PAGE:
Unitarian Baha’is?

Who are these “Unitarian Bahá’í” we’ve been hearing about?

If a theological unitarianism is meant, why use the term “Unitarian Bahá’í” at all? Have you ever met an avowed trinitarian Bahá’í?

bp is for Blessed Perfection

The mystical 18-pointed star ("bp" is for "Blessed Perfection")

If we are to take the term seriously, we ought to seek to understand its meaning in context. The term has come to be associated with the Behaists, an early 20th Century Bahá’í splinter group whose distinguishing doctrine was a rejection of the divinity, i.e. infallibility, of `Abdu’l-Bahá’, the leader of the Bahá’í religion at the time. The point, then, of using the term “unitarian” in this context, is to indicate a rejection of the divinity (infallibility) of any man. This makes sense, for the deification of any man is tantamount to polytheism.

The problem I’ve always had with the Behaists calling themselves Unitarians is that they never had a problem deifying Bahá’u’lláh himself.

Frankly, I happen to believe that most Bahá’ís are trinitarians, because their theology of Manifestation owes much to Christian theology. This is also true of those who call themselves “Unitarian Bahá’ís.”

The home page for the Unitarian Baha’i discussion group states:

The Unitarian Bahai faith is a movement of Bahaism that teaches that none of the successors of the prophet Baha’u’llah are infallible …

A true unitarian would not deify any man. A unitarian Bahá’í would be a Bahá’í who lives as a Bahá’í without any belief in the infallibility of Bahá’u’lláh.

I personally believe that a Bahá’í can be a unitarian. It’s not as if I don’t know of any true unitarians among the Bahá’ís, but I hesitate to single them out for fear of what might be done to them.

10 comments on “Unitarian Baha’is?

  1. Eric Stetson says:

    Many, probably most, of the modern-day Unitarian Bahais don’t believe Bahaullah was infallible either. And many are involved to one degree or another in the Unitarian Universalist churches, a decidedly liberal spiritual tradition that is incompatible with the literal deification of any human being.

    Many of the historical Unitarian Bahais (Behaists) tended to frame Bahaullah and his movement as less of a messianic theophany and more of a progressive spiritual and social reform initiated by a bold and charismatic leader. That’s not true of all of them — a noteworthy exception, who favored a literal theophanic view, was I.G. Kheiralla. But many of Bahaullah’s own grandchildren, such as Shua Ullah Behai and Qamar Bahai, preferred to emphasize his role as a spiritual and social reformer and to frame all of the great prophets/manifestations this way, in contrast to Shoghi Effendi’s emphasis on Bahaullah’s claims of a theophanic station.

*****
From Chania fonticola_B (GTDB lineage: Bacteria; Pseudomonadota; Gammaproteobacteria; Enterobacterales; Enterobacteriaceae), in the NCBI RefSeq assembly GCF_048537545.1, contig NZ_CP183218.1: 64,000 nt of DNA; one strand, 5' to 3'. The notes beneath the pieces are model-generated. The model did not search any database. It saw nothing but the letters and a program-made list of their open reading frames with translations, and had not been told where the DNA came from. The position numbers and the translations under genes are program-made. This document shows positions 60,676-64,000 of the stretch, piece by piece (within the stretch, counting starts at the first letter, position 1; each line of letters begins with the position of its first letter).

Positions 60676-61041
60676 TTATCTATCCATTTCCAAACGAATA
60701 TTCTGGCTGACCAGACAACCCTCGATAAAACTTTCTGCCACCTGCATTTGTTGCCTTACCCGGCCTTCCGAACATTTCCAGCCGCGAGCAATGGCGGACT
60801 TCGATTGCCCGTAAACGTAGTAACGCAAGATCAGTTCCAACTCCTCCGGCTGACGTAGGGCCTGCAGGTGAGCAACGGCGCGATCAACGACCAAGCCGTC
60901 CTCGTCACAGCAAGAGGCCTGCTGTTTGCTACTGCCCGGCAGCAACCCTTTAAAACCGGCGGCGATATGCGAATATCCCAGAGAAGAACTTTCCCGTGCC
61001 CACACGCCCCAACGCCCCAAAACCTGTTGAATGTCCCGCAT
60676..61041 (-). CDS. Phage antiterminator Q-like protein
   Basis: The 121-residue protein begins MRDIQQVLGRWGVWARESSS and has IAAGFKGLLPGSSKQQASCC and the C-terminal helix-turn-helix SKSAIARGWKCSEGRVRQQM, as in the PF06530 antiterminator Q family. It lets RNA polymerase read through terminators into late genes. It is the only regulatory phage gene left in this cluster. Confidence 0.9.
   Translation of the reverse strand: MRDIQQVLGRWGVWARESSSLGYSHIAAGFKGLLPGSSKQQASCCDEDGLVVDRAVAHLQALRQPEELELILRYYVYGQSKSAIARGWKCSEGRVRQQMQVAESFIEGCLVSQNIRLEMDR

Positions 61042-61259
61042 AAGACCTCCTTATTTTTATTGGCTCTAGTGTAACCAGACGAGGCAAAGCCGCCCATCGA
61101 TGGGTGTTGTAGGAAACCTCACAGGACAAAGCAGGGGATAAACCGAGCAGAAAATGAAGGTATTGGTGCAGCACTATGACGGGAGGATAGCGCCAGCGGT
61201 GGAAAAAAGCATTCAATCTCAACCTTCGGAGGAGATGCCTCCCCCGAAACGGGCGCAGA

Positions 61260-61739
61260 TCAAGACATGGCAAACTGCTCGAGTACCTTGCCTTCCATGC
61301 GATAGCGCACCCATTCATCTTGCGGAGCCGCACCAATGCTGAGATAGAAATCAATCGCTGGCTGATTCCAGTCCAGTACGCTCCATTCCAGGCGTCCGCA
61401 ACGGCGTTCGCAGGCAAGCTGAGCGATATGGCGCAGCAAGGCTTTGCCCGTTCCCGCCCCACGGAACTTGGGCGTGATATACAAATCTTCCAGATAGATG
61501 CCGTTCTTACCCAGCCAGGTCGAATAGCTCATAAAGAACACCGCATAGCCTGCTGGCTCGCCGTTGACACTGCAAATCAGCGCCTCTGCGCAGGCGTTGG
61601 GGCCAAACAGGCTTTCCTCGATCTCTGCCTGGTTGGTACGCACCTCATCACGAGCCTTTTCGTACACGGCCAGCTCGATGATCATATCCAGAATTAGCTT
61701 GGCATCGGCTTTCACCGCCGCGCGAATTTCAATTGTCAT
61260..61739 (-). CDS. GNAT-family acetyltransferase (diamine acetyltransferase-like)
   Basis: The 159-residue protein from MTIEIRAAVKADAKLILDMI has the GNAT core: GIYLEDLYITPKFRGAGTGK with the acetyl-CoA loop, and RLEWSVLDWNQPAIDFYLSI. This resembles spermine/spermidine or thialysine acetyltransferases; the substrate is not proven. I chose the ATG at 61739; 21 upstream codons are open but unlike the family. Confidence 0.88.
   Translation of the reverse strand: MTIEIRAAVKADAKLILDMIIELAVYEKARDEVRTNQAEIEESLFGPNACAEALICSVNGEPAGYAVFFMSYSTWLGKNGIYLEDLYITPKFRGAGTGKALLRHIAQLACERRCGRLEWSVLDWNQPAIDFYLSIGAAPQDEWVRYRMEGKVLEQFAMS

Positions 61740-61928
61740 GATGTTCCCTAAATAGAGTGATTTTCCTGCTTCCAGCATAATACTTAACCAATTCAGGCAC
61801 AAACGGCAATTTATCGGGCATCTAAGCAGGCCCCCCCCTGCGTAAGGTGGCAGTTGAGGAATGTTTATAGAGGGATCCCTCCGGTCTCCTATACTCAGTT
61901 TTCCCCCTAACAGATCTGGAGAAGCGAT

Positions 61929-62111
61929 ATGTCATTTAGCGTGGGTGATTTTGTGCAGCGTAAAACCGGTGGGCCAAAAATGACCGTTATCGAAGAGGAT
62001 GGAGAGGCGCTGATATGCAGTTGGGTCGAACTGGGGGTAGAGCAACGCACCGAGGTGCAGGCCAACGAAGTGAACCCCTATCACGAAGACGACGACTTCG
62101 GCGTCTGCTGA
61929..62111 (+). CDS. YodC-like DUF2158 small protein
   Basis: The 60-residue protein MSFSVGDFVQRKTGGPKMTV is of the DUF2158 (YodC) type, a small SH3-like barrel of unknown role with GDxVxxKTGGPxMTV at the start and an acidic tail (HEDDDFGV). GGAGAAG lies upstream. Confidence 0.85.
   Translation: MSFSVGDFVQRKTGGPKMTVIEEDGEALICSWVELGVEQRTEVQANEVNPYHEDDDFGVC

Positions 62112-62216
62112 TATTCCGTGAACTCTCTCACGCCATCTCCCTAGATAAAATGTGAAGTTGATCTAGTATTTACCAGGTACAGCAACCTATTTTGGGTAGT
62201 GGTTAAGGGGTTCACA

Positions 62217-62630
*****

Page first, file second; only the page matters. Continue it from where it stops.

2. igneous1 says:

    Just as there are Haifan Baha’is who don’t literally believe in the infallibility of Baha’u’llah, there may indeed be Behaists who don’t literally believe in the infallibility of Baha’u’llah, but that is not how you’re defining “Unitarian Baha’is.” You’re defining it as a schismatic group that distinguishes itself by denying the infallibility of the immediate *successor* of Baha’u’llah. That doesn’t make a person a unitarian; it makes them the opposition to a particular successor, embracing specific accusations against that successor. Without rejecting infallibility in general, this group cannot rightfully be regarded as unitarian.

  3. Eric Stetson says:

    And there are those who would say that the Unitarian Universalists cannot rightfully call themselves Unitarian because Unitarianism emerged as a reactionary Christian theological movement against Trinitarianism, whereas UUs today are mostly not Christian or Christ-centered at all, and in some cases not even theological (denying the existence of Theos).

    But I don’t think the meaning of words has to be limited to their original usage — meanings evolve over time. There are different versions of Unitarianism, some Christian and theological, some non-Christian and non-theological. The Unitarianism of the Behaists was based on an Islamic concept of Unitarianism, meaning the belief in One God rather than polytheism. Behaists or Unitarian Bahais historically argued that the Abdul-Baha/Shoghi Effendi school of thought, based on the notion of a “Covenant” of infallible authority, was tantamount to joining partners with God. I would argue that believing in Bahaullah’s infallibility — or that of any prophet or spiritual leader — would also be joining partners with God, and therefore I reject it, because I am theologically Unitarian.